Alzheimer’s disease is a progressive brain disorder that gradually destroys memory and other important mental functions. It is the most common form of dementia, accounting for 50 - 70% of approximately 44 million dementia cases worldwide in 2015. Most people affected by Alzheimer's disease do not show any symptoms until after 65 years of age. This is known as late-onset Alzheimer's disease and occurs in more than 90% of cases. The rare early-onset Alzhimer's cases often cluster within families and symptoms appear before 65 years of age.
Alzheimer's is a neurodegenerative disease, and the initial changes in the brain occur long before any visible symptoms are observed. Two abnormal protein accumulations (amyloid plaques and tau tangles) form in the brains of affected patients. The plaques prevent the normal connections and communication between the billions of neurons in the brain, while the tau tangles disrupt the normal movement of nutrients and other essential supplies within each neuron. These abnormalities lead to cell death and brain shrinkage, and eventually patients begin to show outward signs of Alzheimer's disease.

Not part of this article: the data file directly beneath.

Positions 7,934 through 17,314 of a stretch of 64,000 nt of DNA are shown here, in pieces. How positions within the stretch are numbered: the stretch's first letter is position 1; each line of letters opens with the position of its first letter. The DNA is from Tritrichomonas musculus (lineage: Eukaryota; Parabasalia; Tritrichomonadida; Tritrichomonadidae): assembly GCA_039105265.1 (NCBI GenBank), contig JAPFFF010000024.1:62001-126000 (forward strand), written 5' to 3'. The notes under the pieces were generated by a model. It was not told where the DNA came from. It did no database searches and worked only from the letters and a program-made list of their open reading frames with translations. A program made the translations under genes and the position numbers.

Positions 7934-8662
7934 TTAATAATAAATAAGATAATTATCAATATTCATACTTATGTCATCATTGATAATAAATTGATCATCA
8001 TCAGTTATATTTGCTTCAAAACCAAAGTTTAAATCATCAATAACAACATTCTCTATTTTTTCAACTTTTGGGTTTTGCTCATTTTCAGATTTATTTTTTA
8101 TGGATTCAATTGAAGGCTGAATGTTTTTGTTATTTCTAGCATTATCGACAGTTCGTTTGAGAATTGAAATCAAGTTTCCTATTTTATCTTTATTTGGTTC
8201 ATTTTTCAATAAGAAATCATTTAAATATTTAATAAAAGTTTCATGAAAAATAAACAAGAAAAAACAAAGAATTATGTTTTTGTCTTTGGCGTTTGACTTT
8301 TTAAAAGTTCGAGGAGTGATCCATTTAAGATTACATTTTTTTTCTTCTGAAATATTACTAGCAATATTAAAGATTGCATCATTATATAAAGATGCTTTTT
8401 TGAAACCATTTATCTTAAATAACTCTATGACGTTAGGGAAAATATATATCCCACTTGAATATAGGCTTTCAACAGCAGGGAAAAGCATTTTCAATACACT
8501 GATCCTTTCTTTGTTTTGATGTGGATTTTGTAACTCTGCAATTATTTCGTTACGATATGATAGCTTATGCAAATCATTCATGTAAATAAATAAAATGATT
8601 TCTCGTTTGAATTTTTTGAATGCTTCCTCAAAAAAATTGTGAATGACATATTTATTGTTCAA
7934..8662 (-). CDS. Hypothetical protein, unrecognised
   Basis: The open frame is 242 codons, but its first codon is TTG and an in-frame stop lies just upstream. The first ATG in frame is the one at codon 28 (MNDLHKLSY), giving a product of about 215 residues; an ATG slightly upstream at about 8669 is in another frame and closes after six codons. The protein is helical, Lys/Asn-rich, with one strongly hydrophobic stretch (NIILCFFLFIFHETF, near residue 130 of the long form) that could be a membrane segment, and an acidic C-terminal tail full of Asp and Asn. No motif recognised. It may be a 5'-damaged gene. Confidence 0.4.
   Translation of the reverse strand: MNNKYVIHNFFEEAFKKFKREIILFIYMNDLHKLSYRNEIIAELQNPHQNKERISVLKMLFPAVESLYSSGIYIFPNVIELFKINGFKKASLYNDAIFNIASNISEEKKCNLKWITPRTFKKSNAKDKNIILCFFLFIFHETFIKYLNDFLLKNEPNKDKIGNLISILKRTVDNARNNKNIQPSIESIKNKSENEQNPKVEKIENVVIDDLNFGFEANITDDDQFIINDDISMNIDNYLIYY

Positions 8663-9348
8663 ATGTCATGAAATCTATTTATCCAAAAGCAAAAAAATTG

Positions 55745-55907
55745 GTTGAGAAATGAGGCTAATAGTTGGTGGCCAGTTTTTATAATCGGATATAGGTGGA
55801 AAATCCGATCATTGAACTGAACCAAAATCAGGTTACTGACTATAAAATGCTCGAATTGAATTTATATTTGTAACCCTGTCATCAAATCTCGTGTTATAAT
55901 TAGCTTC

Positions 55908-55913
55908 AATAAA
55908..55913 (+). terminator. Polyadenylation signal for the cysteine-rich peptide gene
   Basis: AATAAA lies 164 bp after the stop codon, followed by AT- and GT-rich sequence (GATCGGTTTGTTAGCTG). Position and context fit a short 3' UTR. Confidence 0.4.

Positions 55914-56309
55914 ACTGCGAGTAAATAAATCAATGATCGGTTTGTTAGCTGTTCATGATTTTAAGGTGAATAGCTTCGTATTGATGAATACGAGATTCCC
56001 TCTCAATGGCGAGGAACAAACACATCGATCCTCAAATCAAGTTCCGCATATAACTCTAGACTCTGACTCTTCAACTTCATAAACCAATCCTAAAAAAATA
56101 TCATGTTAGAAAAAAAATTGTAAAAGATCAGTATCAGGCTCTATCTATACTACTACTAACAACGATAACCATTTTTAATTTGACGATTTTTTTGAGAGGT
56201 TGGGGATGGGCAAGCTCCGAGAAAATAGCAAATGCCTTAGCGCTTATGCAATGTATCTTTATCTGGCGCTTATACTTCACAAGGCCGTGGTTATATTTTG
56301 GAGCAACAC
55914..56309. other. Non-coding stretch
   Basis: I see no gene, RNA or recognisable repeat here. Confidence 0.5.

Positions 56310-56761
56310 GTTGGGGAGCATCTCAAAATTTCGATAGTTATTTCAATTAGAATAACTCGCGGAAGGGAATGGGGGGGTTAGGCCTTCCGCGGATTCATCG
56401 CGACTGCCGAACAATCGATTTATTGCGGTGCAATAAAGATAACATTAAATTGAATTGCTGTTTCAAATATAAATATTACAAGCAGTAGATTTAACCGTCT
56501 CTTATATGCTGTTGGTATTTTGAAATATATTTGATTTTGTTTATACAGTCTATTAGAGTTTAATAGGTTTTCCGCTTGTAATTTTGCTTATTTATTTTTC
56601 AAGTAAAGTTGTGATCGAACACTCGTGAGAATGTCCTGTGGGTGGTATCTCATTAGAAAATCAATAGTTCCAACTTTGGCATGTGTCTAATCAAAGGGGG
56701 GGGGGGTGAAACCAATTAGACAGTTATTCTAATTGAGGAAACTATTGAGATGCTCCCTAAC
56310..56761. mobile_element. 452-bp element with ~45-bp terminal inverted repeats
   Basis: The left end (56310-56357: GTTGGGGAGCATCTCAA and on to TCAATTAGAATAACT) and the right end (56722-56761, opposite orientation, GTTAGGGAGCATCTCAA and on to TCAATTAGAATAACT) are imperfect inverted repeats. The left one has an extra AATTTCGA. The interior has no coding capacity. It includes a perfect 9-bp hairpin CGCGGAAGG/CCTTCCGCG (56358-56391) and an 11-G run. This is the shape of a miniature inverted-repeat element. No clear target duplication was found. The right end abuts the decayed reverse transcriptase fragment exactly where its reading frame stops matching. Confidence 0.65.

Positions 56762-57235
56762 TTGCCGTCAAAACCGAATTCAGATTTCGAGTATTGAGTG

- Memory loss
- Misplacing items
- Challenges in planning or solving problems
- Difficulties performing familiar tasks
- Poor judgment
- Personality changes
- Confusion with time or place
- Trouble recognizing family and friends
- Unable to learn new things
- Distressed in new environments
- Unable to communicate
- Rely of others for everyday care
- Body shuts down
- Death from general inanition, malnutrition or pneumonia